We were offered to continue on our way on barges along the Dnieper River, but my father refused. He said he wished to die on the ground. Shortly afterward we got onto a train for the government and party officials’ families. The only place we found was on the floor. We didn’t have any food. My sister and I got off at stations. We went to military trains asking for food and soldiers gave us bread, sugar or tinned meat. My father got high fever on the way. He was lying on the floor in delirium and our mother was praying beside him.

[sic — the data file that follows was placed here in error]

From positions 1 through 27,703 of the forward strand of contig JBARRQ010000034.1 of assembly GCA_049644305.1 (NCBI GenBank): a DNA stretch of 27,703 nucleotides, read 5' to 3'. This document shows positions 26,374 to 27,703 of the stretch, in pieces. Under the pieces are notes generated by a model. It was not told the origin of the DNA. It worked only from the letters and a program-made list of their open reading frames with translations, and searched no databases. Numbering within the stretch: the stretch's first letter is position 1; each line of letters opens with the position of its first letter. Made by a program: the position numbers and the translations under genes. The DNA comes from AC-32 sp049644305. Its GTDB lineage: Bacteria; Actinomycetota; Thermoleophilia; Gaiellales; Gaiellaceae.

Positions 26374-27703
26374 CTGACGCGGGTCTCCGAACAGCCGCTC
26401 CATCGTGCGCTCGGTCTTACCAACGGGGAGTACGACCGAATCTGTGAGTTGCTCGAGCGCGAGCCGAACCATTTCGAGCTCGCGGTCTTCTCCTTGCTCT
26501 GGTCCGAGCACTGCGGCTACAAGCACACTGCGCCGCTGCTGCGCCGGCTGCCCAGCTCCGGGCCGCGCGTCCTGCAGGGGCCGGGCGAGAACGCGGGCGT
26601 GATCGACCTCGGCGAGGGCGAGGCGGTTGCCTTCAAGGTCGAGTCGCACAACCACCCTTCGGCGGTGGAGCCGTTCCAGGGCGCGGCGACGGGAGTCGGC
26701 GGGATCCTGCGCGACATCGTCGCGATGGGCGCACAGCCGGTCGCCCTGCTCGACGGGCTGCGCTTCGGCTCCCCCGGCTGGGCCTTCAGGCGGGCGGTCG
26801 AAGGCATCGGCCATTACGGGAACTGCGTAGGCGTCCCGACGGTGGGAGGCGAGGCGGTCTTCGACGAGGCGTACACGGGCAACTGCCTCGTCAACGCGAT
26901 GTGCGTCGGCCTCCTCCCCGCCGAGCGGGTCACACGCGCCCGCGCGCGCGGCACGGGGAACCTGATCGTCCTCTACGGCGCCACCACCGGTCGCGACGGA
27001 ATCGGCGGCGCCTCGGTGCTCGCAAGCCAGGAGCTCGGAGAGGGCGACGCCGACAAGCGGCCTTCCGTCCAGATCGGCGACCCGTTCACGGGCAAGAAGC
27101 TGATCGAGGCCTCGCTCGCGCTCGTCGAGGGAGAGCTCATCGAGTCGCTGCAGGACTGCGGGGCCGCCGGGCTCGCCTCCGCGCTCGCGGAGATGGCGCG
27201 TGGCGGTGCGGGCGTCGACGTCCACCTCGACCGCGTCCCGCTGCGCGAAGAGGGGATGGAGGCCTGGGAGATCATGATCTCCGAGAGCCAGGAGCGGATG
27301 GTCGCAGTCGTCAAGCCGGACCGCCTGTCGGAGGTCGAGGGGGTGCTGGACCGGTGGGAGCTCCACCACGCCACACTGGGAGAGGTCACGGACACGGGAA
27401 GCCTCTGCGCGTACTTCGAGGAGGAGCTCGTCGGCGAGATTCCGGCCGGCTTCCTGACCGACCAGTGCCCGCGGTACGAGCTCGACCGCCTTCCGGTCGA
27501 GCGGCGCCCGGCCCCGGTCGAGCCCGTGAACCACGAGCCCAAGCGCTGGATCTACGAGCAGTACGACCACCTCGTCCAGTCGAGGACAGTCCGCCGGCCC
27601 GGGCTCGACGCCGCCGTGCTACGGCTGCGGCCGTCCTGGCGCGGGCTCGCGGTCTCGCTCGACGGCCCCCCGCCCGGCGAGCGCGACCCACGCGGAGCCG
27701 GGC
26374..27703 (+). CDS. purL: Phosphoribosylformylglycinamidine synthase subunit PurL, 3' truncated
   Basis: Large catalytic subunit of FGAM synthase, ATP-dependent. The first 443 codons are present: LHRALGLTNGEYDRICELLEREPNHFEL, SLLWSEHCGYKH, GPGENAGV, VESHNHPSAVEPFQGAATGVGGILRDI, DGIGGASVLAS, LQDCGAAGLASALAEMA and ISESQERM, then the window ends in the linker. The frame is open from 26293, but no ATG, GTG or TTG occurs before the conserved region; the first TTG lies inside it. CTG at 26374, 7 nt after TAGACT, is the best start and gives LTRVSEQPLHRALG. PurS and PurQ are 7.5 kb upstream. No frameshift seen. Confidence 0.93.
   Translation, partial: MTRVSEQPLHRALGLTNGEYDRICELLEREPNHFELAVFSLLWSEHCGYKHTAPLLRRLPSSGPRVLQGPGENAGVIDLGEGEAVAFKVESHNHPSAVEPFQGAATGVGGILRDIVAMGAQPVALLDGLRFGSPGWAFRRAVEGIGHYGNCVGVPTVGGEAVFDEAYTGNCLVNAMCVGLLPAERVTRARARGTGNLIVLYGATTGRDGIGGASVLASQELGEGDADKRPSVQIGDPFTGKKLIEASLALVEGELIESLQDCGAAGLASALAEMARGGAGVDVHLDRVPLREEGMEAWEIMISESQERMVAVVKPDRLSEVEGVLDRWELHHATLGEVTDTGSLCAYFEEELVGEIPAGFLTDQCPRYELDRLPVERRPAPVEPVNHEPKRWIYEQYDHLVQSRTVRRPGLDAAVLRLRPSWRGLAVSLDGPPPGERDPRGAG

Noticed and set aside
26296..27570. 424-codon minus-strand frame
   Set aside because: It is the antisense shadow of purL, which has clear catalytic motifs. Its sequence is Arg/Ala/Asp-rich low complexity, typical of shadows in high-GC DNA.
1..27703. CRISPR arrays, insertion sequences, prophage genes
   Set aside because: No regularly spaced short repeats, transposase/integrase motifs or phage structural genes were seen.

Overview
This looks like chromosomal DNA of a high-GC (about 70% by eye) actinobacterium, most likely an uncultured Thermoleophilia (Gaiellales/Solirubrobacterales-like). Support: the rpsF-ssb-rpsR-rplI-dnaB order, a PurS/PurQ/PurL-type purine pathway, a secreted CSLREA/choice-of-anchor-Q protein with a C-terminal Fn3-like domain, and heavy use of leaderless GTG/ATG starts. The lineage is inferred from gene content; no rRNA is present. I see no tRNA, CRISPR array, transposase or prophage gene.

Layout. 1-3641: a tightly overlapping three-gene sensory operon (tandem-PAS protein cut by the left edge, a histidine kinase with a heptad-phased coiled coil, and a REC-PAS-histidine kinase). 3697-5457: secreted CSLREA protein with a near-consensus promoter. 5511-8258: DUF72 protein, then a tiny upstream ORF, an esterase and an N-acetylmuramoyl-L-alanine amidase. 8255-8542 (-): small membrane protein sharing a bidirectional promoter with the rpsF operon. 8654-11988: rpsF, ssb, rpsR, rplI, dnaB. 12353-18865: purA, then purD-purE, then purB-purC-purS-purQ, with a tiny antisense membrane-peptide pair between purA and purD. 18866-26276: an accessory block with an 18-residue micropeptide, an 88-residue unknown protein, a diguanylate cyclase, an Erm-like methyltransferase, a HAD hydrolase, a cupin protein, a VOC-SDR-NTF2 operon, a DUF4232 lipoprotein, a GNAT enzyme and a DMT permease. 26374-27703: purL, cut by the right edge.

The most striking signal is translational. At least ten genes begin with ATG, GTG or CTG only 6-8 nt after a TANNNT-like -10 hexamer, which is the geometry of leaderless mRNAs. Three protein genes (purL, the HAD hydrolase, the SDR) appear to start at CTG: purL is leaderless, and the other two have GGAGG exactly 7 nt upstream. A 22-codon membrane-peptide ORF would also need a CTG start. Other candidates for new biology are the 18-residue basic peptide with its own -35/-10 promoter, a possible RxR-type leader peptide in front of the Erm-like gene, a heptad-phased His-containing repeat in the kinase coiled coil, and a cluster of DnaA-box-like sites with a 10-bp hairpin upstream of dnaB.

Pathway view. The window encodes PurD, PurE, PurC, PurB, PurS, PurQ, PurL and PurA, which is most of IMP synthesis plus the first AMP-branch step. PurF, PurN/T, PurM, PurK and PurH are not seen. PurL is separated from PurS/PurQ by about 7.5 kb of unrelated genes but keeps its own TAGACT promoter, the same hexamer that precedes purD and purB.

Our trip lasted for about a month until we arrived in Novosibirsk in 3000 km to the northeast from Kiev. We were accommodated in a villager’s house in a village near the town. The owners of the house welcomed us warmly and gave us food. In two days we went to work in the field, threshing ground and in the farm ground. I was very worried about my husband that might have sent his letters to Voronezh while I had no idea where or how he was. I went to ask chairman of the collective farm to help us obtain permission to go home and showed him my passport with a residential stamp for Voronezh. Chairman gave us food to take with us on the road and the district executive committee gave us money to buy tickets. The family and I went to the railway station. We spent there few days before we managed to get on a train – there were crowds of people wishing to leave. Manager of the station helped us to get on a train. We arrived at Voronezh and went home. Our neighbors cried on seeing us – they thought I had perished since they knew that when the war began I was in Slavuta near the border and they didn’t think my daughter and I had escaped. My father’s cousin Misha from Kiev was staying in our apartment. He left to search for his family in few days. My relatives didn’t get a residential permit to stay in Voronezh since there were many military enterprises in the town and for security reasons authorities didn’t issue such permits to all civilians. They: my mother, father, sisters Sarah and Manya, and brouther Naum, were accommodated in a collective farm near Voronezh – they worked at harvesting. I got letters from Alexandr. He was at the front. His sister and her husband stayed in Voronezh during the war. They were having a very hard time during the war. After the war they stayed to live in Voronezh. They died in 1970s. We corresponded and had very warm relationships, but we only saw them once when they visited us in Lvov in 1950s.